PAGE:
This topic explain how end user applications operate in a peer-to-peer network.. Start learning CCNA 200-301 for free right now!!
Note: Welcome: This topic is part of Chapter 15 of the Cisco CCNA 1 course, for a better follow up of the course you can go to the CCNA 1 section to guide you through an order.
Table of Contents
In the previous topic, you learned that TCP/IP application layer protocols implemented on both the source and destination host must be compatible. In this topic you will learn about the client/server model and the processes used, which are in the application layer. The same is true for a peer-to-peer network. In the client/server model, the device requesting the information is called a client and the device responding to the request is called a server. The client is a hardware/software combination that people use to directly access the resources that are stored on the server.
Client and server processes are considered to be in the application layer. The client begins the exchange by requesting data from the server, which responds by sending one or more streams of data to the client. Application layer protocols describe the format of the requests and responses between clients and servers. In addition to the actual data transfer, this exchange may also require user authentication and the identification of a data file to be transferred.
One example of a client/server network is using the email service of an ISP to send, receive, and store email. The email client on a home computer issues a request to the email server of the ISP for any unread mail. The server responds by sending the requested email to the client. Data transfer from a client to a server is referred to as an upload and data from a server to a client as a download.
As shown in the figure, files are downloaded from the server to the client.
In the peer-to-peer (P2P) networking model, the data is accessed from a peer device without the use of a dedicated server.
The P2P network model involves two parts: P2P networks and P2P applications. Both parts have similar features, but in practice work quite differently.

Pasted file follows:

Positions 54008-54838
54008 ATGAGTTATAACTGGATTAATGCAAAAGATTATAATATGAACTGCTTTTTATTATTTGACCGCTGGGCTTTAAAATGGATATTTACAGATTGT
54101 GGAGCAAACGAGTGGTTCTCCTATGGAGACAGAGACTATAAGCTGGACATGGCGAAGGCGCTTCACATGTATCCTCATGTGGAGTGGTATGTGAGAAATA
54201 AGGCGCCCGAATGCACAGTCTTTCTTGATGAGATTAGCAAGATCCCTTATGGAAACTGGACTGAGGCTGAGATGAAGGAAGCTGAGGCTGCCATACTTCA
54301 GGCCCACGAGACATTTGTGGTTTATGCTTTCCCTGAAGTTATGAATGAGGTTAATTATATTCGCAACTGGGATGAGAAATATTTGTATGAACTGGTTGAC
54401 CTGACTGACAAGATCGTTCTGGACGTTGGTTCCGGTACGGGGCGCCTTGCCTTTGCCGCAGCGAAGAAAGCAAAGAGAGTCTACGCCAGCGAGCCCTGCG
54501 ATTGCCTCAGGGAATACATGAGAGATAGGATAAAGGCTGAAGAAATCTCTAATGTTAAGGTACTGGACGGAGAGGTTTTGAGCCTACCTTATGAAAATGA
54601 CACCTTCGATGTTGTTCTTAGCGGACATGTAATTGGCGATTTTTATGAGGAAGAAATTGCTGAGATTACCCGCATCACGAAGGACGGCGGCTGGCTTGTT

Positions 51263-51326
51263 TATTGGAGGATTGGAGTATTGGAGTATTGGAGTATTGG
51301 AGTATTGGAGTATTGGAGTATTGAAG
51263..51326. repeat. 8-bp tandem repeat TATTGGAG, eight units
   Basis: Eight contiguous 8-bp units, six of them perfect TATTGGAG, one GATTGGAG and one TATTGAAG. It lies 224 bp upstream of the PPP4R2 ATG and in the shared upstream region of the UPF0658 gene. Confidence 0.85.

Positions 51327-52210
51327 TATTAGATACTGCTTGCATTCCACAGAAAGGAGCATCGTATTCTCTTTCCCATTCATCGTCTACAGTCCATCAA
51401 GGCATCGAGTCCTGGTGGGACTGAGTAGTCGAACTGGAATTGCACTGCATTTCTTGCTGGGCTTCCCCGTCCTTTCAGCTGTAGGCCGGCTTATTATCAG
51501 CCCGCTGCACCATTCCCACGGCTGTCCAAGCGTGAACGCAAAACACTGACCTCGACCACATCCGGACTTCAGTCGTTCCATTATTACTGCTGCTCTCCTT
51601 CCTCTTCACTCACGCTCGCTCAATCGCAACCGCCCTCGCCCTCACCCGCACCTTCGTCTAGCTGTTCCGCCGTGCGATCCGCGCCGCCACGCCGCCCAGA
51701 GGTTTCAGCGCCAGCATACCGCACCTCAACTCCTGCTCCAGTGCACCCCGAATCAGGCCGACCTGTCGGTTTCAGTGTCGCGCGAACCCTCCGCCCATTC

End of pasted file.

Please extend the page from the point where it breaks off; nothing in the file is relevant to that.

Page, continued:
In a P2P network, two or more computers are connected via a network and can share resources (such as printers and files) without having a dedicated server. Every connected end device (known as a peer) can function as both a server and a client. One computer might assume the role of server for one transaction while simultaneously serving as a client for another. The roles of client and server are set on a per request basis.
In addition to sharing files, a network such as this one would allow users to enable networked games or share an internet connection.
In a peer-to-peer exchange, both devices are considered equal in the communication process. Peer 1 has files that are shared with Peer 2 and can access the shared printer that is directly connected to Peer 2 to print files. Peer 2 is sharing the directly connected printer with Peer 1 while accessing the shared files on Peer 1, as shown in the figure.
A P2P application allows a device to act as both a client and a server within the same communication, as shown in the figure. In this model, every client is a server and every server is a client. P2P applications require that each end device provide a user interface and run a background service.
Some P2P applications use a hybrid system where resource sharing is decentralized, but the indexes that point to resource locations are stored in a centralized directory. In a hybrid system, each peer accesses an index server to get the location of a resource stored on another peer.
Both clients simultaneously initiate and receive messages.
Common P2P Applications
With P2P applications, each computer in the network that is running the application can act as a client or a server for the other computers in the network that are also running the application. Common P2P networks include the following:
Some P2P applications are based on the Gnutella protocol, where each user shares whole files with other users. As shown in the figure, Gnutella-compatible client software allows users to connect to Gnutella services over the internet, and to locate and access resources shared by other Gnutella peers. Many Gnutella client applications are available, including μTorrent, BitComet, DC++, Deluge, and emule.
Gnutella P2P applications search for shared resources on multiple peers.
Many P2P applications allow users to share pieces of many files with each other at the same time. Clients use a torrent file to locate other users who have pieces that they need so that they can then connect directly to them. This file also contains information about tracker computers that keep track of which users have specific pieces of certain files. Clients ask for pieces from multiple users at the same time. This is known as a swarm and the technology is called BitTorrent. BitTorrent has its own client. But there are many other BitTorrent clients including uTorrent, Deluge, and qBittorrent.
Note: Any type of file can be shared between users. Many of these files are copyrighted, meaning that only the creator has the right to use and distribute them. It is against the law to download or distribute copyrighted files without permission from the copyright holder. Copyright violation can result in criminal charges and civil lawsuits.
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